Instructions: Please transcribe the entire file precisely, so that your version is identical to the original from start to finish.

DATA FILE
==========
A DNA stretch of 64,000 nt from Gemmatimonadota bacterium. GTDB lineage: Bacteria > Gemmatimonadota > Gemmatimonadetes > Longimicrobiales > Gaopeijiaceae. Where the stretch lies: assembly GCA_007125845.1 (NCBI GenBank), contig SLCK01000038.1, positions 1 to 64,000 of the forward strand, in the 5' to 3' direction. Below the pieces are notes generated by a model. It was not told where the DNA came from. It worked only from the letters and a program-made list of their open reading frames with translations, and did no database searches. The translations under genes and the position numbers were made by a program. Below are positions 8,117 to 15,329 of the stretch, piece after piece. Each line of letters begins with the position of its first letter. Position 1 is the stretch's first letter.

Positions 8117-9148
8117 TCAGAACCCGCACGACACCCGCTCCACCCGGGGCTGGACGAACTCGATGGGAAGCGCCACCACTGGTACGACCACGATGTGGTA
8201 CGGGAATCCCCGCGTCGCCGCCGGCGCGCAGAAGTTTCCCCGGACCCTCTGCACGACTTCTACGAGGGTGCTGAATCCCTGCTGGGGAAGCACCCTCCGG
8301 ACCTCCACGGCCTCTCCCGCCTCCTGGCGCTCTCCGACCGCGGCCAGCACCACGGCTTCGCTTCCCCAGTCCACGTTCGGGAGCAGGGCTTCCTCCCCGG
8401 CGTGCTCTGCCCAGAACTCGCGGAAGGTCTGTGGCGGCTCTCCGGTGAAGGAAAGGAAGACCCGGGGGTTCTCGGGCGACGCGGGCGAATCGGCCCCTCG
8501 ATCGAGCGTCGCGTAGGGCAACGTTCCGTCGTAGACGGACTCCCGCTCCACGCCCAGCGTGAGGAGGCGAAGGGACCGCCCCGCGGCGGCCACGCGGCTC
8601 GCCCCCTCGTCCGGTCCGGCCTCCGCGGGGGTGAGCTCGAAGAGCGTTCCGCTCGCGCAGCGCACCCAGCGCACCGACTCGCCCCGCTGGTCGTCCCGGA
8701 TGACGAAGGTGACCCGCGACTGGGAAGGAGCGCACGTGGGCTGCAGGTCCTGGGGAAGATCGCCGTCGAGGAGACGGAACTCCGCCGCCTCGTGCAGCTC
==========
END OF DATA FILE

A DNA stretch of 64,000 nt from Gemmatimonadota bacterium. GTDB lineage: Bacteria > Gemmatimonadota > Gemmatimonadetes > Longimicrobiales > Gaopeijiaceae. Where the stretch lies: assembly GCA_007125845.1 (NCBI GenBank), contig SLCK01000038.1, positions 1 to 64,000 of the forward strand, in the 5' to 3' direction. Below the pieces are notes generated by a model. It was not told where the DNA came from. It worked only from the letters and a program-made list of their open reading frames with translations, and did no database searches. The translations under genes and the position numbers were made by a program. Below are positions 8,117 to 15,329 of the stretch, piece after piece. Each line of letters begins with the position of its first letter. Position 1 is the stretch's first letter.

Positions 8117-9148
8117 TCAGAACCCGCACGACACCCGCTCCACCCGGGGCTGGACGAACTCGATGGGAAGCGCCACCACTGGTACGACCACGATGTGGTA
8201 CGGGAATCCCCGCGTCGCCGCCGGCGCGCAGAAGTTTCCCCGGACCCTCTGCACGACTTCTACGAGGGTGCTGAATCCCTGCTGGGGAAGCACCCTCCGG
8301 ACCTCCACGGCCTCTCCCGCCTCCTGGCGCTCTCCGACCGCGGCCAGCACCACGGCTTCGCTTCCCCAGTCCACGTTCGGGAGCAGGGCTTCCTCCCCGG
8401 CGTGCTCTGCCCAGAACTCGCGGAAGGTCTGTGGCGGCTCTCCGGTGAAGGAAAGGAAGACCCGGGGGTTCTCGGGCGACGCGGGCGAATCGGCCCCTCG
8501 ATCGAGCGTCGCGTAGGGCAACGTTCCGTCGTAGACGGACTCCCGCTCCACGCCCAGCGTGAGGAGGCGAAGGGACCGCCCCGCGGCGGCCACGCGGCTC
8601 GCCCCCTCGTCCGGTCCGGCCTCCGCGGGGGTGAGCTCGAAGAGCGTTCCGCTCGCGCAGCGCACCCAGCGCACCGACTCGCCCCGCTGGTCGTCCCGGA
8701 TGACGAAGGTGACCCGCGACTGGGAAGGAGCGCACGTGGGCTGCAGGTCCTGGGGAAGATCGCCGTCGAGGAGACGGAACTCCGCCGCCTCGTGCAGCTC